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Friday, 17 July 1931

Mr SCULLIN (Yarra) (Prime Minister) .- The Deputy Leader of the Opposition (Mr. Latham) asked me what action was being taken in regard to the payments made by the Commonwealth on behalf of the Government of New South Wales for interest due by that Government. I said this morning, in reply to a question, that communications which had been received from the Premier of New South Wales were, for the present, confidential. Honorable members- must recognize that there are stages in negotiations when communications between governments are confidential.

Mr Latham - I merely asked what stage the negotiations had reached.

Mr SCULLIN - I shall never be guilty of committing this Parliament, or this country, to obligations, without furnishing full information to Parliament, and to the public generally. I take exception to the remarks of the honorable member for Perth (Mr. Nairn), who said that the Government was meeting the obligations of the Government of New South Wales without consulting this Parliament; that we were acting without the authority of Parliament. That is a grave charge, but it has no foundation in fact. We are acting on the authority of the legislation of this Parliament, and of the legislation passed by every Parliament in Australia. Our authority is the financial agreement, and all we have done to date is to meet a legal obligation imposed on us by that agreement. When the New South Wales Government first failed to meet its interest obligations, I made a full statement to the House, placing before it all the information at my disposal.

Mr NAIRN - The Prime Minister made an offer to re-open the Government Sav.ings Bank.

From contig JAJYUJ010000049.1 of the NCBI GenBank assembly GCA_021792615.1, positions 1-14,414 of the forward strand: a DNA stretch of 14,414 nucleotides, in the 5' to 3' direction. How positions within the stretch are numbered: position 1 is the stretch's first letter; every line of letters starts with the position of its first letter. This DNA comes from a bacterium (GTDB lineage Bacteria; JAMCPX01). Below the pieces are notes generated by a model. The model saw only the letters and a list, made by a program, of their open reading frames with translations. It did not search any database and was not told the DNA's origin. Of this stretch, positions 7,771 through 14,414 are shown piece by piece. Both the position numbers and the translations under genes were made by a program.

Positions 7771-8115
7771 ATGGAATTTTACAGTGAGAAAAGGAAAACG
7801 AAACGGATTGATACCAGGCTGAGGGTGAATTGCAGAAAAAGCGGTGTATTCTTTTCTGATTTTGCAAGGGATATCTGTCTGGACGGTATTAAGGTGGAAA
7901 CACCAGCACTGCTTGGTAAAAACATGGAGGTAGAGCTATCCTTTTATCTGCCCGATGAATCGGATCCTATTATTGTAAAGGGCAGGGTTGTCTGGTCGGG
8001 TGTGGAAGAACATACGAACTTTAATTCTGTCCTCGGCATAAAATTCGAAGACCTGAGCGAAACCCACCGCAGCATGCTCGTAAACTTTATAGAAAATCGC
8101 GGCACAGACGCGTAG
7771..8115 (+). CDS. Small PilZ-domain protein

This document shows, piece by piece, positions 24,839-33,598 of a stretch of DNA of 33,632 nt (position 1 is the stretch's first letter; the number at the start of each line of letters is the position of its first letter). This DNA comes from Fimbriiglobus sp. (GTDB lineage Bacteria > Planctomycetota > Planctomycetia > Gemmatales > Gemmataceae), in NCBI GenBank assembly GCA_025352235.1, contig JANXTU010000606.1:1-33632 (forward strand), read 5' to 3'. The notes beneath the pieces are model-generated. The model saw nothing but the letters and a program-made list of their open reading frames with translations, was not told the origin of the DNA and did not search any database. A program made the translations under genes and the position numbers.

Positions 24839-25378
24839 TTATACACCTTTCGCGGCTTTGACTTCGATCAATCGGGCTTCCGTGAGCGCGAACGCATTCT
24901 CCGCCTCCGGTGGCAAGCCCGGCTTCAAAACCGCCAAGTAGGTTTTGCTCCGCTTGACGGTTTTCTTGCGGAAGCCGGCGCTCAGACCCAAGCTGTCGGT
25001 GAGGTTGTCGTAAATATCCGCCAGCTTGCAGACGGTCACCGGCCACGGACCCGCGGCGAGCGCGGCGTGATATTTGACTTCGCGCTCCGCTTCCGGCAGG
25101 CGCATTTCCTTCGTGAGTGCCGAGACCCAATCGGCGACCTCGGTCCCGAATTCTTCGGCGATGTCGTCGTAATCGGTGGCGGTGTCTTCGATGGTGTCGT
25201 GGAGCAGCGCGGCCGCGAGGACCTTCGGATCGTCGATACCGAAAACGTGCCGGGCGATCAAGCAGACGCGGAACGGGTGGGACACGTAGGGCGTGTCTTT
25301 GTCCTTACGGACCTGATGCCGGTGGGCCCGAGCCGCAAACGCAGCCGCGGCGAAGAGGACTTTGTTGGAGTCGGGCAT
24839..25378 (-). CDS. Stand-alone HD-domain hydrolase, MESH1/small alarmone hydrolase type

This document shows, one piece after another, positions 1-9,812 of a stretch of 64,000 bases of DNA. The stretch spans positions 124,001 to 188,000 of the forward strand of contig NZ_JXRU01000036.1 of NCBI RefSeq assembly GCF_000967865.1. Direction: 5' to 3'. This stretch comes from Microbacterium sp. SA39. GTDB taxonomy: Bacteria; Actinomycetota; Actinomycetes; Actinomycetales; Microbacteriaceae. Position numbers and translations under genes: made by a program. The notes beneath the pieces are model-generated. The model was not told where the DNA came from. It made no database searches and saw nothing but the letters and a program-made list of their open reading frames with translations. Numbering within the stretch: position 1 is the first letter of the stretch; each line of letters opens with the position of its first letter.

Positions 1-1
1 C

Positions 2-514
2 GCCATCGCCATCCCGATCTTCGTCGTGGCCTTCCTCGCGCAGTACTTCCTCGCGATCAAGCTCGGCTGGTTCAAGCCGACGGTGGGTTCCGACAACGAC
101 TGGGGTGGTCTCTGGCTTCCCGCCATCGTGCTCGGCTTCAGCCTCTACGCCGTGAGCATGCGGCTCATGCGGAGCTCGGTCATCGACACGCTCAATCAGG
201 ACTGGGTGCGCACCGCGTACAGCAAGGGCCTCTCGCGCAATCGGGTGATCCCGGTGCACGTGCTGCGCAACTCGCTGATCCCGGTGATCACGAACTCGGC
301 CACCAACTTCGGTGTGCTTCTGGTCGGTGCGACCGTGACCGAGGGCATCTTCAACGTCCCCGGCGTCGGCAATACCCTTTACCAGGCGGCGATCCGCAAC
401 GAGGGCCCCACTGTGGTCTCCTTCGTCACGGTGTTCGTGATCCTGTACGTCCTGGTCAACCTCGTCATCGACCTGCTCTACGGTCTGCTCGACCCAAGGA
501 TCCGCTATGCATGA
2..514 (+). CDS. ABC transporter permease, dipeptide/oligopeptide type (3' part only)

Mr SCULLIN - I made no such offer.

Mr NAIRN - The Commonwealth Bank Board did.

Mr SCULLIN - All I did was to agree that negotiations should be conducted between the two banks with a view to re-opening the New South Wales Government Savings Bank. As a Commonwealth Government, we have an obligation to all the people of Australia. The closing of a government bank in one State is a serious tiling to -the people of Australia as a whole, and particularly affects the credit of the Commonwealth. In the interests of the people of Australia, I hope to see the New South Wales Government Savings Bank re-opened, but not at the expense of all the States for the benefit of any one State. This Government is determined that every State shall meet its own obligations, and- on that point we have never wavered. Is there, however, any honorable member in this House who disapproves of the action of the Government to date in meeting interest payments regarding which the New South Wales Government defaulted ? There is a legal obligation od us to do that.

Mr Paterson - We must pay.

Mr SCULLIN - We have instituted legal proceedings against the Government of New South Wales, and if that government does not meet its obligations, those proceedings will be gone on with. The proceedings have been instituted, not. only in the name of the Commonwealth

Government, but in the name of that Government and of the five State Governments who, besides New South Wales, are parties to the agreement. We owe it to the people of the States, and to the Commonwealth as a whole, to proceed with this litigation if necessary, but I should be glad if we could have this issue settled in a reasonable way without resorting to litigation. I have neglected no opportunity of arriving at such a settlement. It is a reflection on Australia that, when we are asking all sections to make sacrifices for the restoration of our credit, and the rehabilitation of our finances, the governments of the Commonwealth should be lighting one another in thecourts.

Mr Fenton - We should make New South Wales stand up to its obligations.

Mr SCULLIN - Have I ever said anything to the contrary?

Mr.F en ton. - No.

Mr SCULLIN - It has been suggested that we are using the money collected in all the States to meet the obligations of a particular State. The fact is that we have no option under the financial agreement but to followthe course we have taken.